The plot to kill SF's WiFi was the same coalition of populists who thought a community group could put together a faster system, and those who didn't want competition to their pay WiFi or internet services. []

  • Re:Wifi monopolies (Score:3, Informative)

    by I'll Provide The War ( 1045190 ) on Thursday August 30, 2007 @05:59PM (#20417377)
    "And without public schools, only the rich could afford to go to school at all."

    No, funds could be tied to individual students as opposed to monolithic government institutions and private entities could compete to attract these students. That model seems to outperform the US model according to OECD metrics.

    It seems ironic that countries such as Belgium and France rely on free enterprise and competition to improve the quality of education while the US is locked into a poorly run socialist system that outspends these countries 2:1 per pupil with such abysmal results.

  • by AHumbleOpinion ( 546848 ) on Thursday August 30, 2007 @06:20PM (#20417639) Homepage
    My biggest fear about having these monopolies is that the SCOTUS will rule that you have little to no expectation of privacy from government surveillance if you are using the local muni wifi

    No, you actually have more privacy if government operates it. Government is subject to various ammendments, but individuals or corporations are not. Also, there are various privacy acts that apply to government but not individuals or corporations.

    The best one that comes to mind was Scalia's lowering of requirements on police to read rights because of the "new professionalism among police." He based a ruling on how he feels about the current state of police professionalism.

    Scalia lowered nothing. He wrote the dissenting opinion. The court had upheld Miranda.

    His argument was not based upon police professionalism: "The Court did not just apply the Constitution when it handed down Miranda, it expanded the Constitution, imposing an immense and antidemocratic prophylactic rule upon Congress and the states. It was an example of raw, judicial power that simply asserted a constitutional right ... Miranda should not be preserved simply because it occupies a special place in the public consciousness. There is little harm in admitting that we made a mistake in taking away from people their ability to decide for themselves. By overturning Miranda, we reaffirm for the people the wonderful reality that they govern themselves, as stated in the Tenth Amendment".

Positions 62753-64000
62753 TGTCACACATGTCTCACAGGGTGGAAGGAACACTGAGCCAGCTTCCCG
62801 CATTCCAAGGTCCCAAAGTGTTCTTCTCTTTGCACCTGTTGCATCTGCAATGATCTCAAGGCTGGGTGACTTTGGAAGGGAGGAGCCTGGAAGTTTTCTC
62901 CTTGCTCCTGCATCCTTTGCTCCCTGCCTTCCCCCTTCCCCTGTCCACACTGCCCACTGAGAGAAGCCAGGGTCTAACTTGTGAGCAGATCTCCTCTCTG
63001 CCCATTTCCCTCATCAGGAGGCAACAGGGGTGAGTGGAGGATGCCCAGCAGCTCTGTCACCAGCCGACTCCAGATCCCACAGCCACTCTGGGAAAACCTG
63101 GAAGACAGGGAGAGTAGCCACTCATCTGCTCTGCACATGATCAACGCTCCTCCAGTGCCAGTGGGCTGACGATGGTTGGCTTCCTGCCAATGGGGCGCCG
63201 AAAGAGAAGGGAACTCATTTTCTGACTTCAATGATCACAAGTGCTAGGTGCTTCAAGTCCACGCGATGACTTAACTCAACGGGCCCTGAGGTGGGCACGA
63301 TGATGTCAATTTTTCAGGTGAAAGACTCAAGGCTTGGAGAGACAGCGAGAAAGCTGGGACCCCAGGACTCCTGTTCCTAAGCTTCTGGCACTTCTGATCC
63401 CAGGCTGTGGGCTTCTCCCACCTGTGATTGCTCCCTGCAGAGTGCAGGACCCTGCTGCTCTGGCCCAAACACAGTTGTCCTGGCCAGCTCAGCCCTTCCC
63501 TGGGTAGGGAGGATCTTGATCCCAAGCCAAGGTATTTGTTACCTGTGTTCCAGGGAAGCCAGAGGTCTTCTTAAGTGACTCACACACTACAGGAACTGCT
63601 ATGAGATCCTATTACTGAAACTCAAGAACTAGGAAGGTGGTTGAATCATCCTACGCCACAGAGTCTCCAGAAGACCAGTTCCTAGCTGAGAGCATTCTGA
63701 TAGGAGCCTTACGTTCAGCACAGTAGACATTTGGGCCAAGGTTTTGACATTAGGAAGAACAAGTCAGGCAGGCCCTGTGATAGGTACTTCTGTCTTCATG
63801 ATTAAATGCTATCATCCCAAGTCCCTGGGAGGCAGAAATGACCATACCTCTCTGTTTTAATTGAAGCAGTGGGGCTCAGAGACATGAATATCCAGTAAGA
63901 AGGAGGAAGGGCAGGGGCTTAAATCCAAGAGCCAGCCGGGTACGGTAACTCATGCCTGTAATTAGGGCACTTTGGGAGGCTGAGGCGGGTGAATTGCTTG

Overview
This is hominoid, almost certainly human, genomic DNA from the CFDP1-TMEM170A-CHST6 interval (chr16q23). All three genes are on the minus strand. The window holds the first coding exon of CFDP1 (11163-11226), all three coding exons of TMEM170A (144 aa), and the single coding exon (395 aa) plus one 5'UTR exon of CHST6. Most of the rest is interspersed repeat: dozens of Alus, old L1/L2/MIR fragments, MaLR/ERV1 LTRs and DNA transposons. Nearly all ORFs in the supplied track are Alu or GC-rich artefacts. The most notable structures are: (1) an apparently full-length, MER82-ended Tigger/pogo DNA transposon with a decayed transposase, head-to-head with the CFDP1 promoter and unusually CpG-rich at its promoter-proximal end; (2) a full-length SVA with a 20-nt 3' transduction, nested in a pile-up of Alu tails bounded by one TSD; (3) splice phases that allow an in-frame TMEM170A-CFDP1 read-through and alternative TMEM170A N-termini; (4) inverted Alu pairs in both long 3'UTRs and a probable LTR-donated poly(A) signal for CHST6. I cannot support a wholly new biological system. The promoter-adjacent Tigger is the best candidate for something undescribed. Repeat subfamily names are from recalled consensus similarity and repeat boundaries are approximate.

Note that by "governing themselves" he does not mean governing themselves well: "Preventing foolish people from incriminating themselves is the only purpose of Miranda, and that is a far cry from what the Fifth Amendment requires in terms of protecting someone from being compelled to incriminate themself. Nor is a lawyer required because the interrogators can do the same as any lawyer can -- tell the suspect they have a right to be silent. The Constitution is not offended by a criminal's commendable qualm of conscience or fortunate fit of stupidity."

"This is lemma 1.1. We start a new chapter so the numbers all go back to one." -- Prof. Seager, C&O 351